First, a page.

City farmers of Africa

Credits: © Andrea Booher / UNDP

This picture shows one of a growing number of urban farmers in Nairobi, capital of Kenya, who is able to supplement his family's diet by farming a plot of land in town. A study by the Mazingira Institute found that almost one in three urban households in Kenya farms crops in towns or cities.

In some African cities the percentage of urban families growing some of their own food is even higher, according to the UN Development Programme, which puts the figure at 80 per cent in Libreville (Congo) and 68 per cent in six Tanzania cities. Many of these farmers are women who help to feed their children, or pay for school fees, by farming small plots around their homes or by taking over of vacant or unclaimed land. Others include unemployed migrants who have to eke out a living as best they can. Food security is a big challenge in the rapidly growing cities of sub-Saharan Africa, says Dr Luc Mougeot, Senior Programme Officer for Urban Environment Management at the International Development Research Centre (IDRC) in Canada.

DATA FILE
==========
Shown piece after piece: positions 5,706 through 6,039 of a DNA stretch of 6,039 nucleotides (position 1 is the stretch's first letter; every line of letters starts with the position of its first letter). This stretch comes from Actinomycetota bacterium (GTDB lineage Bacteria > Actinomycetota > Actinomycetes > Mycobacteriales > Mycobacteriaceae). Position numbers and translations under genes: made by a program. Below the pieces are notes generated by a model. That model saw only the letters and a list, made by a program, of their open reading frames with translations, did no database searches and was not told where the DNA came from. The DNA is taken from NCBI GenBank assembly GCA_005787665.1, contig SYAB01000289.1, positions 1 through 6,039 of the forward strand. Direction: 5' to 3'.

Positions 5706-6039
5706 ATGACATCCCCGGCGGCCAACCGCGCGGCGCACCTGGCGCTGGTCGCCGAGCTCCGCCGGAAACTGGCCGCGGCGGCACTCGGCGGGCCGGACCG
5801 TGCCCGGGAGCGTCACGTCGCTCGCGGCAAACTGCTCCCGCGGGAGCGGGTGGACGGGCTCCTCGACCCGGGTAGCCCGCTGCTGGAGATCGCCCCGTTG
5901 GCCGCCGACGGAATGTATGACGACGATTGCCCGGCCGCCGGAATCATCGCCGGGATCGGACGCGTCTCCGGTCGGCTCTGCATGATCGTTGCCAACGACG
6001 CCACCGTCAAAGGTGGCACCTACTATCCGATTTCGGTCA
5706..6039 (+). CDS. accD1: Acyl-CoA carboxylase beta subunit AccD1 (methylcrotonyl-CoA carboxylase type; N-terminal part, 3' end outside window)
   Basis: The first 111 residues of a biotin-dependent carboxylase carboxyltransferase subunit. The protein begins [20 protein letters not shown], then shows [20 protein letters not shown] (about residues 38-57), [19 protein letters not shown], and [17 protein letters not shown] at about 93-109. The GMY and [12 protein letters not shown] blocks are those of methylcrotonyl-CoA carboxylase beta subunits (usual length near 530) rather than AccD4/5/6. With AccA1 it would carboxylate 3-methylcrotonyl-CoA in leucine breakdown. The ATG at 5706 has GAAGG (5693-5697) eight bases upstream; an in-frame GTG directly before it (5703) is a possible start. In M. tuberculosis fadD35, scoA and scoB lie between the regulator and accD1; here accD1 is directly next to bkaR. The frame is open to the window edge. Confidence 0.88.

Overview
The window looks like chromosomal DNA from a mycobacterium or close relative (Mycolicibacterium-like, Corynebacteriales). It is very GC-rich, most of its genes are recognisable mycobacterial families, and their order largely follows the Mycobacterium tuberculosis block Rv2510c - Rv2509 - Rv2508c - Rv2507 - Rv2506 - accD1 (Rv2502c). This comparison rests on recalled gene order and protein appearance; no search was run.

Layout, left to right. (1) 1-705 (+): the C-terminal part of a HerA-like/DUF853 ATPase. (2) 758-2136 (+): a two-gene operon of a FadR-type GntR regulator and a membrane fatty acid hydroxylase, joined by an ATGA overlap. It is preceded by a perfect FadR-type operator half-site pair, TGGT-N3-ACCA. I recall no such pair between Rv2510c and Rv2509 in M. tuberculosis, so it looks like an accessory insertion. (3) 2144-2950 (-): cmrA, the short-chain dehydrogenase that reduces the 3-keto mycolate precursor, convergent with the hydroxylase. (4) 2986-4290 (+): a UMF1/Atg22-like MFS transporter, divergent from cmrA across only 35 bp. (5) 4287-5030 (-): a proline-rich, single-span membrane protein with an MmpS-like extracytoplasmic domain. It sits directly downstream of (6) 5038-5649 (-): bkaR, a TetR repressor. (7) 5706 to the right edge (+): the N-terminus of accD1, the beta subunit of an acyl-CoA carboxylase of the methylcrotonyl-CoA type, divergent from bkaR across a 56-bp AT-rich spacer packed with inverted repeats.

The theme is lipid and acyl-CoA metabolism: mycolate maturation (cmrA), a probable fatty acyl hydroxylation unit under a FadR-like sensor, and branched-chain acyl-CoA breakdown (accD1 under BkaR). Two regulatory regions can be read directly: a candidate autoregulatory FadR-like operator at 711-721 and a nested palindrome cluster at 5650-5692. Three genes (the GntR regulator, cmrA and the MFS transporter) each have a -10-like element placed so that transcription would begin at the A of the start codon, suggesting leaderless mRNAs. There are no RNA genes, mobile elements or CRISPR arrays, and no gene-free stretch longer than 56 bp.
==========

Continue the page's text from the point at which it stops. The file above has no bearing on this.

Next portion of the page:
Over 38 per cent of Africans now live in cities - and 53 per cent are expected to do so by 2030 - but employment opportunities have not kept pace. In many developing countries, an increasing supply of vegetables, fruits, small livestock and diary products, and even of beans, grains, rootcrops and cattle meat, are being produced in urban settlements. This is particularly so in east and south east Asia. Urban farming is expanding in Latin America, and even more so in sub-Saharan Africa. It is already being practised by about 200 million people and supplies food to around 700 million, according to IDRC. Once, widely discouraged by government officials as unplanned and unhygienic, city farming is now tolerated by many local authorities. In some cities surveyed it has grown into a multi-million dollar industry. But with greater institutional support it could make an even bigger contribution to the food supply of poor urban households, their children's nutrition, and their income

 

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